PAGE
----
The 5th Asia-Pacific Climate Change Adaptation Forum has kicked off in Colombo on 17th of October and this forum is predicted to bring together an estimated of 800 national delegates, 500 scientists, and over 1,00,000 public participants for the 3 day event which ends on October 20. This forum will, in its sessions, focus on a number of climate change adaptation issues which will cover a range of financial, developmental, political and social aspects of adapting to changing climatic conditions.
A strong participation of the scientific community in the forum is definitely an encouraging news amidst the global political and economic debates going on about even whether climate science is a real thing. The forum will involve scientists and science fellows from the South Asian region as well as many from other parts of the world as resource persons and participants. Such forums bring together scientists and policy makers that can certainly be helpful in formulating more science backed and effective climate change adaptation policies in the region.
With a consensus of more than 97% of world’s climate scientists on the fact of anthropogenic climate change being real, their participation in climate change forums and negotiations like these is important if significant outcomes are to be expected.
According to Eranga Galappaththi, a scientist and climate change worker in Canada and a participant in the forum, scientists can use such forums to share the valuable information that they have acquired from various researches that can be useful to guide national and international policies and also can get a number of new ideas that can guide their own future researches.
Adaptation to climate change is an ongoing process and it will demand different and innovative strategies in years to come is even if global greenhouse gas emissions are cut off significantly. Not all countries in the world are affected the same by climate change and not all of them respond to the changes in a similar way. This situation demands researchers to act at a more local level to come up with region specific strategies to cope with the changes. This makes climate scientists some of the most important stakeholders in national policy formulation and climate negotiations.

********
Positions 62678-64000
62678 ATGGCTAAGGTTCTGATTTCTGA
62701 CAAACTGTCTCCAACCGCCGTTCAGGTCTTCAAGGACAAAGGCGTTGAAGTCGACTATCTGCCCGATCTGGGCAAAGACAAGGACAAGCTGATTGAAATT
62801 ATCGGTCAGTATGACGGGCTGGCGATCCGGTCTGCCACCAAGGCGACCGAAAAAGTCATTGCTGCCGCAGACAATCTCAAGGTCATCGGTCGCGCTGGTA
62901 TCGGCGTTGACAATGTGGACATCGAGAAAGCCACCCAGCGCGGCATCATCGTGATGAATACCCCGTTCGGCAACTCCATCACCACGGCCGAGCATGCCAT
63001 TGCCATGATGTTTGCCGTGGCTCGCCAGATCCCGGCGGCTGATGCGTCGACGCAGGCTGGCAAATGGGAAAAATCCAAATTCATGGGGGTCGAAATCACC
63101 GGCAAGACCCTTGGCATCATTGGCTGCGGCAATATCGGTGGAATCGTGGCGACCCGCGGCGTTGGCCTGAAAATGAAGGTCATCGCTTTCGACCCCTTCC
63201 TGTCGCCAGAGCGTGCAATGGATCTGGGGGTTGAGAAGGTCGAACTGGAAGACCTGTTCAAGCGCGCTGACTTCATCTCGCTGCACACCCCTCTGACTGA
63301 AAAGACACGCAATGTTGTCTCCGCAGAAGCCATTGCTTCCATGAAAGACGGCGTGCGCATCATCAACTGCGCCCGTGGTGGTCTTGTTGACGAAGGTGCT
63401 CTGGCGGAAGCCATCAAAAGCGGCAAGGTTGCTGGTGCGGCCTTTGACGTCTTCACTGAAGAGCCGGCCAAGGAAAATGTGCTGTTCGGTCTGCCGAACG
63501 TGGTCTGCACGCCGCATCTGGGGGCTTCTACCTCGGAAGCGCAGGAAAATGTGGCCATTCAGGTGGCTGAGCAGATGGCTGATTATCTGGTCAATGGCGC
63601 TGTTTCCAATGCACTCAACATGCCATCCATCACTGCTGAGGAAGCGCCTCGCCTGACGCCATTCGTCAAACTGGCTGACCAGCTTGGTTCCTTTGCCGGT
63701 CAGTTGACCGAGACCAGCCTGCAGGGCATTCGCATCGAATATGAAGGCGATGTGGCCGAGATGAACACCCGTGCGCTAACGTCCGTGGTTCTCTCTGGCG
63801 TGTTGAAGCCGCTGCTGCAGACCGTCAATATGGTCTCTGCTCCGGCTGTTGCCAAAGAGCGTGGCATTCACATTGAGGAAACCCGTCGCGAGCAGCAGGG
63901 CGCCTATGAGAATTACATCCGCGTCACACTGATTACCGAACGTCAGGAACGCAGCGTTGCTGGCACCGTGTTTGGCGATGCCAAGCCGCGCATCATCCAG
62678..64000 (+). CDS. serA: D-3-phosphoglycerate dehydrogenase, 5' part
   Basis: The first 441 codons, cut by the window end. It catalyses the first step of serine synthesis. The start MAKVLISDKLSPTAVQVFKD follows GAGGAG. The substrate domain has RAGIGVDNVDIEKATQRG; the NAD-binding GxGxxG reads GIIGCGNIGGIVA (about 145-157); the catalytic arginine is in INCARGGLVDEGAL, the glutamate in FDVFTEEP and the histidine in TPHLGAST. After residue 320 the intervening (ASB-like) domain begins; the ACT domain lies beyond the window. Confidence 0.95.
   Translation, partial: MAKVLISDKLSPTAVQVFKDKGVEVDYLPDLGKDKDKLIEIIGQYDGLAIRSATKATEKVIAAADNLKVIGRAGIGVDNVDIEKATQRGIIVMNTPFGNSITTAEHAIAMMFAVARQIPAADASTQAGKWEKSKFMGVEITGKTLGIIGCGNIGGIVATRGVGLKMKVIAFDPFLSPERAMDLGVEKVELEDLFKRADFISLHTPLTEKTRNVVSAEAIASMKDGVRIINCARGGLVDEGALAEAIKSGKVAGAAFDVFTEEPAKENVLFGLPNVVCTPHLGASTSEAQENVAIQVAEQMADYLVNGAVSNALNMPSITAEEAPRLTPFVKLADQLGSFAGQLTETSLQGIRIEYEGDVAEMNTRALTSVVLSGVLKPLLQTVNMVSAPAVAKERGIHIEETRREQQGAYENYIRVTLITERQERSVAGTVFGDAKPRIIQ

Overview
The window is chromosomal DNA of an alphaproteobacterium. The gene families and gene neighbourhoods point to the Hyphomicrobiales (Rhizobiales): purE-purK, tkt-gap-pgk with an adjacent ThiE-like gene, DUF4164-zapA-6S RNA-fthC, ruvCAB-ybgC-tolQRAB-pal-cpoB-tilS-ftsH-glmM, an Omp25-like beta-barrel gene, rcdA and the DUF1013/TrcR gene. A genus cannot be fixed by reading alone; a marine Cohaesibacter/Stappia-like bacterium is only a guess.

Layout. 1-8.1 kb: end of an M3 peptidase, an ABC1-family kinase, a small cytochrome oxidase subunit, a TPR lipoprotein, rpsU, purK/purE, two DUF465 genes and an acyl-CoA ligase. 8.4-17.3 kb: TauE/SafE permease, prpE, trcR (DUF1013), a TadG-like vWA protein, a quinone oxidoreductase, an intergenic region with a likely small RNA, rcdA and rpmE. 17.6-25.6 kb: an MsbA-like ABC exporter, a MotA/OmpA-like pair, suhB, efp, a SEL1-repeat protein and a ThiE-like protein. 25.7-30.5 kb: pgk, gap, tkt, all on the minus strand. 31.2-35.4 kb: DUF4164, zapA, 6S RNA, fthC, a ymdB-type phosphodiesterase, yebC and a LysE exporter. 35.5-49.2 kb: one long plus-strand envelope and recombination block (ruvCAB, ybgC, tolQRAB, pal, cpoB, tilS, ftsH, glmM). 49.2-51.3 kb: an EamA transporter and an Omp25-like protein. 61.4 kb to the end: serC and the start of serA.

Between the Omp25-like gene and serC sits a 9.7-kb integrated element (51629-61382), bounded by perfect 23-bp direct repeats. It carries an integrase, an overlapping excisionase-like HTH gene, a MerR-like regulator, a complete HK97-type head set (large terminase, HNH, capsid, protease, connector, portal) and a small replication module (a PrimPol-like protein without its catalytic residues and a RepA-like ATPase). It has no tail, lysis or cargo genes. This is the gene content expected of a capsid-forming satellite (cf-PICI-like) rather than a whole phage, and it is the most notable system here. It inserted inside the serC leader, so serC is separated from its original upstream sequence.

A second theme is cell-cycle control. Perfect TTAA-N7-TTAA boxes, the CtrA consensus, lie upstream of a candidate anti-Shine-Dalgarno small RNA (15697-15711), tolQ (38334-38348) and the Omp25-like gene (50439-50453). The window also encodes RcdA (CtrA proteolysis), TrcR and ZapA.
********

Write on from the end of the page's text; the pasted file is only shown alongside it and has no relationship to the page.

But situation for scientists and the recommendations they make aren’t always plain sailing. Galappaththi stated of his experience of facing a number of political hurdles in recommending climate change adaptation strategies in national policies, the situation being worse in developing countries. With the focus on national level adaptation policies being stressed in almost every climate talk, researches focusing on issues as important as local climate change adaptation strategies as well as their implementation being guided by political interests is certainly unfortunate.
The South Asian region with some of the most vulnerable countries to effects of climate change and fragile ecosystems has high hopes with this conference. With effects of climate change being already evident in the region with increasing number of climatic ills like floods, landslides, late arriving monsoons and prolonged droughts, issues like climate change need to transcend political barriers to make such negotiations actually effective.